North East Wales

Funding deal talks over Denbighshire rail extension

The Llangollen Railway at Berwyn station
Image caption Without funding, any attempts to extend the line would be "piecemeal"

Rail enthusiasts say a plan to extend a Denbighshire railway could be in jeopardy unless a funding deal can be struck with the assembly government.

Llangollen Railway wants to extend its line from Carrog to Corwen and has been offered £500,000 if it can match that amount and start work by March 2012.

But it says it does not have the money and wants cash that has already been spent to count towards match funding.

The assembly government said it was committed to the project.

The group said it was originally offered a £1.2m grant on the condition work started before 31 March 2010.

However, it could not begin work because the necessary works order had not been granted, and the deadline was extended to 31 August.

Now, the group says it has been told the offer of £1.2m has been revised, and a £500,000 grant is instead available, provided it can match the money, commence work by March 2012 and have enough money to complete the rest of the project at an overall estimated cost of £4m.

The group's vice-president, Bill Shakespeare, said representatives had approached the assembly government to see if a deal could be struck.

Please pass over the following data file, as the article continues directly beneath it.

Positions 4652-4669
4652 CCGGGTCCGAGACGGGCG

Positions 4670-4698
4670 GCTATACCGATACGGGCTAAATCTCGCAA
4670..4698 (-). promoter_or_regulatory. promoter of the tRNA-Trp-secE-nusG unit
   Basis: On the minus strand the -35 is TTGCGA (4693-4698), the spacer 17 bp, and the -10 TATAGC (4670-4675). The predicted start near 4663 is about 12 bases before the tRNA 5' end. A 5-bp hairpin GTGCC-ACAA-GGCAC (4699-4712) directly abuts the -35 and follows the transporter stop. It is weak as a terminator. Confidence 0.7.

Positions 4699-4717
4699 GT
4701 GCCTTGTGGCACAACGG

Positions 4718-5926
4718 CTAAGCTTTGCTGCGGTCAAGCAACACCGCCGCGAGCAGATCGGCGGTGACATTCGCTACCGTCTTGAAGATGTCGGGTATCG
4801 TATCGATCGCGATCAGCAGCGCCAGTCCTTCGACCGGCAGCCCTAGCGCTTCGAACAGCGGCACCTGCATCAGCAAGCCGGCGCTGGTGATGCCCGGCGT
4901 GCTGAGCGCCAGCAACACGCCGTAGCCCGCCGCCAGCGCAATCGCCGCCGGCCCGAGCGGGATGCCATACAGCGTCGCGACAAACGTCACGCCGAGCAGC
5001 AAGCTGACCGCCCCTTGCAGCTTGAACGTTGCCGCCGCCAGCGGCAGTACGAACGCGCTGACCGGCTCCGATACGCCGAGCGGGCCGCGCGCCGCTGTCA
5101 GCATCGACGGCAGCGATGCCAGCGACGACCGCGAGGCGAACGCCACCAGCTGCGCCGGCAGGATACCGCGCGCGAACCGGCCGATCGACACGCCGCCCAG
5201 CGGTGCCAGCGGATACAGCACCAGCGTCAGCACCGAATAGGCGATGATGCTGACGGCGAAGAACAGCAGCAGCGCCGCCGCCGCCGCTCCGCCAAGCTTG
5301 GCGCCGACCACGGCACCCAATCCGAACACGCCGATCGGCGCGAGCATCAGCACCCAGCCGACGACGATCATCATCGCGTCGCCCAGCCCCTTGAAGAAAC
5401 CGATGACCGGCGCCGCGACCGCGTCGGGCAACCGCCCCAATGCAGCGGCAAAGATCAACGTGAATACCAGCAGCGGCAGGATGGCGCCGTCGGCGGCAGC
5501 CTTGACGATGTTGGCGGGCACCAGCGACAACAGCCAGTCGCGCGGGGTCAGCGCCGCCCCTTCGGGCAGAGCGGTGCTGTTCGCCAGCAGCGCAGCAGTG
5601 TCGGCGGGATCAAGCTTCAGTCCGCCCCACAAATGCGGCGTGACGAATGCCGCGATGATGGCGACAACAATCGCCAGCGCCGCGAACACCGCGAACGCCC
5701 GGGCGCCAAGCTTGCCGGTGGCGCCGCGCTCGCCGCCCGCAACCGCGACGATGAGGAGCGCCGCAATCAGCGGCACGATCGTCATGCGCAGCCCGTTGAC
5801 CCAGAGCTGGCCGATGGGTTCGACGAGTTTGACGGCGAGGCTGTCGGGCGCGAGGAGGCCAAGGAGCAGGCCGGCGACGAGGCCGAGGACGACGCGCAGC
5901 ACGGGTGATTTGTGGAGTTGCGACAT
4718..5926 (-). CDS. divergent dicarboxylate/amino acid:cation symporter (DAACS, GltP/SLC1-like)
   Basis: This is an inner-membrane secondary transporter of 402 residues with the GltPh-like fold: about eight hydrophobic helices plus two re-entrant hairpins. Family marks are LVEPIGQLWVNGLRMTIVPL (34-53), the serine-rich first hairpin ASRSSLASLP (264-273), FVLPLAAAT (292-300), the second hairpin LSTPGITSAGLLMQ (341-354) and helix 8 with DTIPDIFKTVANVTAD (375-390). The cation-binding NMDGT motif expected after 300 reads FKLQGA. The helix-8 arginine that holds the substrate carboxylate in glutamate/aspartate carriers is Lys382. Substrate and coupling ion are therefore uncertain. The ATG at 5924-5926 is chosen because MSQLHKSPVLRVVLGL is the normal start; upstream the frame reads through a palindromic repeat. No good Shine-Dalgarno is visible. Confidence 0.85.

He said Llangollen Railway had already spent £100,000 on legal fees, plus about £200,000 on materials and consultants.

In addition, he hopes free labour by volunteers to lay the track would count towards match funding.

He added: "We have gone back to them to see if they can release the £500,000 and count what we have done out of our own pockets, then at least we would be able to lay the track to the outskirts of Corwen.

"We're still committed to taking the track to Corwen, but if there's no money, then it will be piecemeal.

"We would have to complete works as and when we can, and asking when it would be completed would be a bit like asking how long a piece of string is."

He said the revised grant offer, if released, would not be enough the build a station at Corwen, but the main aim was to take the line there.

A Welsh Assembly Government spokesman said: "The assembly government is facing increasingly tough decisions in terms of future funding for projects and therefore setting aside £500k for the 2011/12 financial year shows our continuing commitment to the project.

"We understand that to complete all that the Railway Trust would like to do in terms of the project will cost between £4m and £4.5m.

"This is currently unrealistic and we are therefore committed to finding a way to deliver the key elements of the project (i.e. the delivery of a functioning tourist railway service into Corwen) in a cost effective manner.

"We are hopeful that this can be achieved."

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